Learn what scientists have discovered in the past two weeks in the fitness and nutrition field from this week's round-up of scientific research.
Scientists sometimes find what they were looking for, find the opposite or stumble upon a new finding while researching a completely different topic. This week's highlights:
Study takes stand on true health benefits of getting up out of your chair
A new health study provides fresh insights on the energy cost of sitting versus standing for sedentary workers.
Source: University of Bath
Alcohol intake may be key to long-term weight loss for people with Diabetes
A new study suggests that alcohol consumption may attenuate long-term weight loss in adults with Type 2 diabetes.
Source: University of Pennsylvania School of Nursing
A Mediterranean diet in pregnancy is associated with lower risk of accelerated growth
Over 2,700 women and their children participated in this study that highlights the benefits of a healthy diet.
Source: Barcelona Institute for Global Health (ISGlobal)
Running a marathon can increase cardiac strain in amateur runners
Amateurs running full-length marathons could be significantly raising levels of several key biomarkers of cardiac strain. Levels of two proteins -- troponin I and troponin T -- were highest after runners completed a full marathon compared to a half marathon, and a 10K race, as were other biomarkers of cardiac stress.
Source: American Heart Association
Single workout can boost metabolism for days
A new study shows neurons in mice that influence metabolism are active for up to two days after a single workout.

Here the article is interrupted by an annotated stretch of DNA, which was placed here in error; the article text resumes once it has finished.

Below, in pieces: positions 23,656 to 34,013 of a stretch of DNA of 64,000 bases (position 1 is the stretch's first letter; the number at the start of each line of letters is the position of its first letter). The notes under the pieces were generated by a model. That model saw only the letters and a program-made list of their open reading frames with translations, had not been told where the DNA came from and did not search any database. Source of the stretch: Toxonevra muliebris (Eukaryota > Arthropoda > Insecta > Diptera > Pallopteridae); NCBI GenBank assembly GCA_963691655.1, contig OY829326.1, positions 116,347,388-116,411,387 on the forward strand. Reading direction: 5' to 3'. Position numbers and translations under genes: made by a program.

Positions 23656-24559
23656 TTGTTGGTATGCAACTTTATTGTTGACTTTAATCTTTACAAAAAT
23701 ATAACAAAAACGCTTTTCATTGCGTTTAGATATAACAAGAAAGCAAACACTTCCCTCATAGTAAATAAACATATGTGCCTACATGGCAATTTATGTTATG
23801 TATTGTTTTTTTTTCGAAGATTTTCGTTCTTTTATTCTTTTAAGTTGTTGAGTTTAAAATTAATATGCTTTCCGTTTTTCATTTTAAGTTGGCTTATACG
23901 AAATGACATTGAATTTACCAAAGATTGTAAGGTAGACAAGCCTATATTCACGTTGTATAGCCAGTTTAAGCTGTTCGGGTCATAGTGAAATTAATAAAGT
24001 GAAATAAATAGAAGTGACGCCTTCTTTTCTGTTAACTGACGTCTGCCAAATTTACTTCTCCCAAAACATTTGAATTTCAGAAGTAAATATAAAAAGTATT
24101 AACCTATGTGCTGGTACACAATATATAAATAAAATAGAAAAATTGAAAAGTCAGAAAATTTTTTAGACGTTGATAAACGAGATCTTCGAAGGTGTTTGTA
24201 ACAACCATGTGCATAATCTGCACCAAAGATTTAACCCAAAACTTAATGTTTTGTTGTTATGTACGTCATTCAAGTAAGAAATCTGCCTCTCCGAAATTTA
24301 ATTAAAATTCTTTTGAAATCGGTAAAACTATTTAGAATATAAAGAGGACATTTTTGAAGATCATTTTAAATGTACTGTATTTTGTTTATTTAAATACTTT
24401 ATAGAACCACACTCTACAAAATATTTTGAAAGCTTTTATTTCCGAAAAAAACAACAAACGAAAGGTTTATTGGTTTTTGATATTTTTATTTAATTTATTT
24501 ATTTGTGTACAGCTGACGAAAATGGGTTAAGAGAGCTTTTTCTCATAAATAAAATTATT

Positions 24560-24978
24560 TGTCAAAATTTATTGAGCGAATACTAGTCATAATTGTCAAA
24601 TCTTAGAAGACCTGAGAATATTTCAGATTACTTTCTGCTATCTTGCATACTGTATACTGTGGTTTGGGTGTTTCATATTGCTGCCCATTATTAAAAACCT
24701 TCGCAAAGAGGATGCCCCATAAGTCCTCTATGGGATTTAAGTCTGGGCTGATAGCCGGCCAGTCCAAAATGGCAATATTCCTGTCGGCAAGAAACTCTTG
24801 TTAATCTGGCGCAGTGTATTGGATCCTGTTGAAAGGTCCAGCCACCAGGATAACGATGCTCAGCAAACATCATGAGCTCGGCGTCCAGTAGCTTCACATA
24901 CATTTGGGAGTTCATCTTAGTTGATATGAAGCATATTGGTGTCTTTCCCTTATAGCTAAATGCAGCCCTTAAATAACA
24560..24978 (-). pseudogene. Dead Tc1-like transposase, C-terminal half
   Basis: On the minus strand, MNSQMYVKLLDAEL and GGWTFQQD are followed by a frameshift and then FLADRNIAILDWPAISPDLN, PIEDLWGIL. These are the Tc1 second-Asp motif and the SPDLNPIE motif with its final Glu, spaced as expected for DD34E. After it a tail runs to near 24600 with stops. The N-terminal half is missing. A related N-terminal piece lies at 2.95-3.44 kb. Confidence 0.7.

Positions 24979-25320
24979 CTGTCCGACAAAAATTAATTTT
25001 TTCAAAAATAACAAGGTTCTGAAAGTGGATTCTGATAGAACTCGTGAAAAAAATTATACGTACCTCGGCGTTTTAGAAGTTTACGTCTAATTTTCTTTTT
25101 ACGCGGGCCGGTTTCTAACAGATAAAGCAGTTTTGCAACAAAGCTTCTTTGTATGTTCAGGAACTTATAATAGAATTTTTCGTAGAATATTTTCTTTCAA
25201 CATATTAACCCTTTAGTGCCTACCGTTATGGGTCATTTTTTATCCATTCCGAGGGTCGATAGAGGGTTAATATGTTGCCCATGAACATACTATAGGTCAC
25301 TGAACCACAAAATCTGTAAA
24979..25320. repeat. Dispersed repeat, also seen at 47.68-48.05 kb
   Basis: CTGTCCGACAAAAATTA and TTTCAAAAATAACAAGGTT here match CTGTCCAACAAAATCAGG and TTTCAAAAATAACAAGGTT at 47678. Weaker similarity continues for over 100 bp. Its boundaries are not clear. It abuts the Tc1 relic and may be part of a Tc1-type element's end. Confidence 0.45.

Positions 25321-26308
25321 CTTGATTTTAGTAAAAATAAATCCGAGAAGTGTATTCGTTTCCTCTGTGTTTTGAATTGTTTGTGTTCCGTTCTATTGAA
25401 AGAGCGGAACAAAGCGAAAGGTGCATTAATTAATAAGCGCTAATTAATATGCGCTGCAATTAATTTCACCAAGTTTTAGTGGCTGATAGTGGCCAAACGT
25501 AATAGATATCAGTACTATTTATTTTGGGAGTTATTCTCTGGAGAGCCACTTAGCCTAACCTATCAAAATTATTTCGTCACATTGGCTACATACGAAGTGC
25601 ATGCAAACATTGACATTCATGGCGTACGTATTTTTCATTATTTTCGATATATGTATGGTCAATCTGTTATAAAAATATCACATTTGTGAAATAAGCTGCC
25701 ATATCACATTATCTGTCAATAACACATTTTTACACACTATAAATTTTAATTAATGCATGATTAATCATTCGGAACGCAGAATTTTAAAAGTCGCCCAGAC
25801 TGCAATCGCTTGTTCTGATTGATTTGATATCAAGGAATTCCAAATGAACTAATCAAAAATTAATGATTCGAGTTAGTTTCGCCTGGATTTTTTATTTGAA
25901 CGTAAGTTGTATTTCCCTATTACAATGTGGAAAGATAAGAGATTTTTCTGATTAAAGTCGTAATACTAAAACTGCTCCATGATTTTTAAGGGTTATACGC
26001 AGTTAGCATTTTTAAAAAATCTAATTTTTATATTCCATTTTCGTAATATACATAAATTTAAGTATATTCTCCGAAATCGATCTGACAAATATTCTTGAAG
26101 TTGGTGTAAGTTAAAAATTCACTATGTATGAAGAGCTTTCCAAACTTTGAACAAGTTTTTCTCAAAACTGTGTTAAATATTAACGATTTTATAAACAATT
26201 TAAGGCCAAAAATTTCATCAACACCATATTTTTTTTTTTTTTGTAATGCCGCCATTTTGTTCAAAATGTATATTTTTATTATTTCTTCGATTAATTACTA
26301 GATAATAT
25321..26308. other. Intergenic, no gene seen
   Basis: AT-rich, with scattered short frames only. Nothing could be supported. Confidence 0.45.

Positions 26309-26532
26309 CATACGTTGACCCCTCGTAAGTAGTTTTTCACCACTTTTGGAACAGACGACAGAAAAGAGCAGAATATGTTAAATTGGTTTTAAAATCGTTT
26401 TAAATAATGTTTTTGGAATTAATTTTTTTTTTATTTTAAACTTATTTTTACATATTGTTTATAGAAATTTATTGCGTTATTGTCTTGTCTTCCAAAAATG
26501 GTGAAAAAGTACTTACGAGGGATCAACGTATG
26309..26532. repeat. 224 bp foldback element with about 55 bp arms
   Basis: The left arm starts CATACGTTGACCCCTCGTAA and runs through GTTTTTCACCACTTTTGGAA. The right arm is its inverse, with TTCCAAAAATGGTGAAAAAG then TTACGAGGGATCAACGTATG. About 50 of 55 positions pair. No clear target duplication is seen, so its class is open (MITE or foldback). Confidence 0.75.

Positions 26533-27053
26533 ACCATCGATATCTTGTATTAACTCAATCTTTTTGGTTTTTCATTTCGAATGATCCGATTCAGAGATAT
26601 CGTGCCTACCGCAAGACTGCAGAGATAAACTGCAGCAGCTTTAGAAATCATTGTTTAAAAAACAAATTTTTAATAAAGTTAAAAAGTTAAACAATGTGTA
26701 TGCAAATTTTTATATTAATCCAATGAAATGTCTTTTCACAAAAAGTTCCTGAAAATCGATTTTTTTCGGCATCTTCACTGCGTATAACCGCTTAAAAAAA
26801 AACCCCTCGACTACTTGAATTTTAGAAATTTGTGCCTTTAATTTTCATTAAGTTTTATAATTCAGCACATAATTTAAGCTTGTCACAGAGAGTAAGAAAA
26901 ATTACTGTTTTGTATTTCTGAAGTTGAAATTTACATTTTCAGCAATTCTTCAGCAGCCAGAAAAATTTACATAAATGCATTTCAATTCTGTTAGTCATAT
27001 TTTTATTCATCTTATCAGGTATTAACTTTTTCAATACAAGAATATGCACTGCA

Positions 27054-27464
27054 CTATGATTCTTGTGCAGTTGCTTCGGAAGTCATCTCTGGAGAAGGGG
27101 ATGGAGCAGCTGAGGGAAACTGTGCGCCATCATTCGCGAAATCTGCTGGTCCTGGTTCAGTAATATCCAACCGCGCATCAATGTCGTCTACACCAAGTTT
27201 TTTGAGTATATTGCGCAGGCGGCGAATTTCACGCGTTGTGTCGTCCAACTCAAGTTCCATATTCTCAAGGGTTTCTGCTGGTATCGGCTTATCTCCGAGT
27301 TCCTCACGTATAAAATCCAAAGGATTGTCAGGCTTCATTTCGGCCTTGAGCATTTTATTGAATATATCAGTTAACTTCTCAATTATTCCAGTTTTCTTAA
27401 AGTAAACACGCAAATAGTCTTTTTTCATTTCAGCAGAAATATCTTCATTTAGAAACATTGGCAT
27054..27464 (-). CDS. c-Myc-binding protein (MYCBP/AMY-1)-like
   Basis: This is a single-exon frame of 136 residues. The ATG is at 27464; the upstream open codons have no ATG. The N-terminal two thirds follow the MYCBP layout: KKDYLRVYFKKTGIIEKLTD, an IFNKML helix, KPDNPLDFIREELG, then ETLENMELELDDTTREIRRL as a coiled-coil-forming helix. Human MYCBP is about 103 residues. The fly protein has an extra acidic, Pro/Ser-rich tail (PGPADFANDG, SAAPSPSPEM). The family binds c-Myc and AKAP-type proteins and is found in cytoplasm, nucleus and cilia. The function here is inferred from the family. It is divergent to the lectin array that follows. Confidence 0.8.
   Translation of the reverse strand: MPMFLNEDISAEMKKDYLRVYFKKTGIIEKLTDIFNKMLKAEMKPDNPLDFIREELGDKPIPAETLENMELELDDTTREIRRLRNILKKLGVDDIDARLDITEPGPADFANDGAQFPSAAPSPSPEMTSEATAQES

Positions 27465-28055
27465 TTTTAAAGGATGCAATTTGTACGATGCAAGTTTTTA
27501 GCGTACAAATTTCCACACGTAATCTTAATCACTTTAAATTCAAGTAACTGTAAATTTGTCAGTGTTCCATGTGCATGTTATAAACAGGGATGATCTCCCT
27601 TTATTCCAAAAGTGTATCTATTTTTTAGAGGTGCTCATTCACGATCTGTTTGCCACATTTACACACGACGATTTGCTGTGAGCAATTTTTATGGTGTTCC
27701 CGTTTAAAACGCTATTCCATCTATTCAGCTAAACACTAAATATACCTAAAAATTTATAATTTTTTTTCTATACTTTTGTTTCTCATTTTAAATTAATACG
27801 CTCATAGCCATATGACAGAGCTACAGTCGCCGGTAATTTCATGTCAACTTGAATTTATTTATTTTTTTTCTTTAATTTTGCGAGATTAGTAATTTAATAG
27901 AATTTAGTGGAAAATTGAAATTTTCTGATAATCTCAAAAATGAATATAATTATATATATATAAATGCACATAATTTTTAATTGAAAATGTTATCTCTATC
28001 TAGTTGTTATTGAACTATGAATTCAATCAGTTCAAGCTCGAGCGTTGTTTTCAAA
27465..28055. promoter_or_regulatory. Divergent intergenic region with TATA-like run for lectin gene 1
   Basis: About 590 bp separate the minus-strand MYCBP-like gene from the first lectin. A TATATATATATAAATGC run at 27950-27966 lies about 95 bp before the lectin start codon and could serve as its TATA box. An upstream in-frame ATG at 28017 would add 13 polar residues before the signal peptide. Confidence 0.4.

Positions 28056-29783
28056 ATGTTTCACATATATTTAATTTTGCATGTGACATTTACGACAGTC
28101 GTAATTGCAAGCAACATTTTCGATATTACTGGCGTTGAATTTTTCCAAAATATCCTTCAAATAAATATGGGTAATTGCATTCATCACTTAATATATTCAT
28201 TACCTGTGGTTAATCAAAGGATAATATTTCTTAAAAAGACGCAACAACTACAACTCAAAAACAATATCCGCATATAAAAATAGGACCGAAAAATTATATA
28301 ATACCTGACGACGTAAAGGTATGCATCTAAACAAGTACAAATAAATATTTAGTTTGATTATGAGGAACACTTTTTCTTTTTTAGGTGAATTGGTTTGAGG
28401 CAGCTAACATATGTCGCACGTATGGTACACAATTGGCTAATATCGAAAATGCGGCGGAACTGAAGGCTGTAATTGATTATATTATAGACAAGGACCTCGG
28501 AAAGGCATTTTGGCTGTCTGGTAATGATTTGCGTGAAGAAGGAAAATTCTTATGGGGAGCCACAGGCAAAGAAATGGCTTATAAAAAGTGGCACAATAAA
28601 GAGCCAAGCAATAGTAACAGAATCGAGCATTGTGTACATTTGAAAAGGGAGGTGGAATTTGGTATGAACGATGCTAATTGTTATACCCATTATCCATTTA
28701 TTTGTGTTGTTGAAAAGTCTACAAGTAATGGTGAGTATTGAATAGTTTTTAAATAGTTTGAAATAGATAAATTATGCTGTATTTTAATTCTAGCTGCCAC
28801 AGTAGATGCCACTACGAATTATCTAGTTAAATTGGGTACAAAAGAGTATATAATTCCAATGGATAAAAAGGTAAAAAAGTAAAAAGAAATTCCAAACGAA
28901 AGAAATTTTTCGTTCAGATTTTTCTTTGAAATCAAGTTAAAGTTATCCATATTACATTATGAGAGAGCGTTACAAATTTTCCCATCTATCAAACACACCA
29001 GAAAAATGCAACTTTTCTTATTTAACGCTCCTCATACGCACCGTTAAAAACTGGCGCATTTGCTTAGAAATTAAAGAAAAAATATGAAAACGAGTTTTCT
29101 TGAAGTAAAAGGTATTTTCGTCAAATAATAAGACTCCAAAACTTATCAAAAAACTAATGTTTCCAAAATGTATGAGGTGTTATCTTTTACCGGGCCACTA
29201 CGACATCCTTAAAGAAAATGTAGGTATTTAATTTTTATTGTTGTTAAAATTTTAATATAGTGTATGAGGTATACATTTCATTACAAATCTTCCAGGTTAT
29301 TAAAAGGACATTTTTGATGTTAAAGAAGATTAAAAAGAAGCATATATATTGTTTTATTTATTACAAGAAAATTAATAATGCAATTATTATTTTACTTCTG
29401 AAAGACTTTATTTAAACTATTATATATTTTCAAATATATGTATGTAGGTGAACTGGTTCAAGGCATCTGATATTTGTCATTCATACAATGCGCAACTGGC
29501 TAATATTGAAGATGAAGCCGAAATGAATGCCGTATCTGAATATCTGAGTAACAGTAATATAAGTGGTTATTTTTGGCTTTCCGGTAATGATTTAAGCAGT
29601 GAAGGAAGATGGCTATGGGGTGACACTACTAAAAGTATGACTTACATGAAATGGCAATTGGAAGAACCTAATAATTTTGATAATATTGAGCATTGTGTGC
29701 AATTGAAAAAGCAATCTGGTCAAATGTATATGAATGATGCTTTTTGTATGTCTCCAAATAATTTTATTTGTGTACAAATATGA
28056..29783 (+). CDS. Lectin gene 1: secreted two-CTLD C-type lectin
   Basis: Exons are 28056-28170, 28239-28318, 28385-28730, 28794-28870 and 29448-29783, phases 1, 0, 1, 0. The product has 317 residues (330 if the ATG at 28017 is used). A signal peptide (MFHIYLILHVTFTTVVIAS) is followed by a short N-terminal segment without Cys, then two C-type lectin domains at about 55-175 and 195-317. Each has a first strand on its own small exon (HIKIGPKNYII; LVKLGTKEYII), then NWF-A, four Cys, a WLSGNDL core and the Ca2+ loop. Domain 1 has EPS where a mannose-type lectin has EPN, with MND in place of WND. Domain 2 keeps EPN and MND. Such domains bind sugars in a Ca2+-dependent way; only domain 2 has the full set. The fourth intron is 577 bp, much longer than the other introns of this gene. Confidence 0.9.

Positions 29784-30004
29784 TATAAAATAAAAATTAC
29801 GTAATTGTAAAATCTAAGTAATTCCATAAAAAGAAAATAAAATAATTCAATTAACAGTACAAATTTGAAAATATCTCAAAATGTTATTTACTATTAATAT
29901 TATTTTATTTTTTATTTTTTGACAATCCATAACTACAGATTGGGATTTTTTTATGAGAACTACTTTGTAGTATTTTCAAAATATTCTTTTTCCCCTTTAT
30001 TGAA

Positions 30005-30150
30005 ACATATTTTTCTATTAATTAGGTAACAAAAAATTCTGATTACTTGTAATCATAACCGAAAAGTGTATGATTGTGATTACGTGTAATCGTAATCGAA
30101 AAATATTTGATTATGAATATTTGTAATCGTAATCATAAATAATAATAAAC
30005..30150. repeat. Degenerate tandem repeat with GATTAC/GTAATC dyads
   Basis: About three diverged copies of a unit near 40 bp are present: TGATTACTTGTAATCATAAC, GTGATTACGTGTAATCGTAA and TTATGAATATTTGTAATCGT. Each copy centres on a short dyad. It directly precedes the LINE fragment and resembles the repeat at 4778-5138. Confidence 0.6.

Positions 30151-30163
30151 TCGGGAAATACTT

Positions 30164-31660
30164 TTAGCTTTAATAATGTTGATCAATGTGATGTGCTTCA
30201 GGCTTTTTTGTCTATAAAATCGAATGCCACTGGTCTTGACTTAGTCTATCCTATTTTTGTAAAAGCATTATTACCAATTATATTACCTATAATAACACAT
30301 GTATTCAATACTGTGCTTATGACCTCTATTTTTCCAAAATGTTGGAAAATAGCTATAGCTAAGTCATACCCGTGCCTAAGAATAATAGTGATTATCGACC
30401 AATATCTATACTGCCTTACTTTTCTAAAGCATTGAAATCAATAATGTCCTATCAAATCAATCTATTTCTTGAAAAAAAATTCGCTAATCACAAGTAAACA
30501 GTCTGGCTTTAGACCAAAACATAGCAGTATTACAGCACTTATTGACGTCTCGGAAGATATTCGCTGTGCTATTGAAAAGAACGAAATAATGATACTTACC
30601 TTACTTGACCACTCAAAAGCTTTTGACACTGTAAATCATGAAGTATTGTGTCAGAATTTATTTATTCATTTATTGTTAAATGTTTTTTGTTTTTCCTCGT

Source: UT Southwestern Medical Center
Gene that lets you eat as much as you want holds promise against obesity
It sounds too good to be true, but a novel approach that might allow you to eat as much as you want without gaining weight could be a reality in the near future. When a single gene known as RCAN1 was removed in mice and they were fed a high fat diet, they failed to gain weight, even after gorging on high fat foods for prolonged periods.
Source: Flinders University
In team sports, chemistry matters
Researchers analyzed game statistics across major sports and online games, revealing that past shared success among teammates improves their team's odds of winning future games.
Source: Northwestern University
Modeling the microbiome - Physicists develop new mathematical approaches to analyze interactions between gut bacteria
The gut microbiome -- the world of microbes that inhabit the human intestinal tract -- has captured the interest of scientists and clinicians for its critical role in health. However, parsing which of those microbes are responsible for effects on our wellbeing remains a mystery.
Source: University of California - Santa Barbara
Obesity intervention needed before pregnancy
New research supports the need for dietary and lifestyle interventions before overweight and obese women become pregnant.
Source: University of Adelaide
Performance on exercise test predicts risk of death from cardiovascular disease and cancer
Performance on an exercise test predicts the risk of death from cardiovascular disease, cancer, and other causes, a new study finds. Good performance on the test equates to climbing three floors of stairs very fast, or four floors fast, without stopping. The findings underline the importance of fitness for longevity.
Source: European Society of Cardiology
BMI is a good measure of health after all, new study finds
A new study supports body mass index as a useful tool for assessing obesity and health.
Source: University of Bristol
Fighting obesity: Could it be as plain as dirt? - UniSA research digs up the fat-fighting power of clays
It costs the global economy an estimated US $2 trillion annually and has been dubbed a modern day health epidemic, but new research has unearthed a possible cure for obesity -- and it is as plain as dirt!
Source: University of South Australia
Magnesium optimizes vitamin D status, study shows
A randomized trial indicates that magnesium optimizes vitamin D status, raising it in people with deficient levels and lowering it in people with high levels.
Source: Vanderbilt University Medical Center
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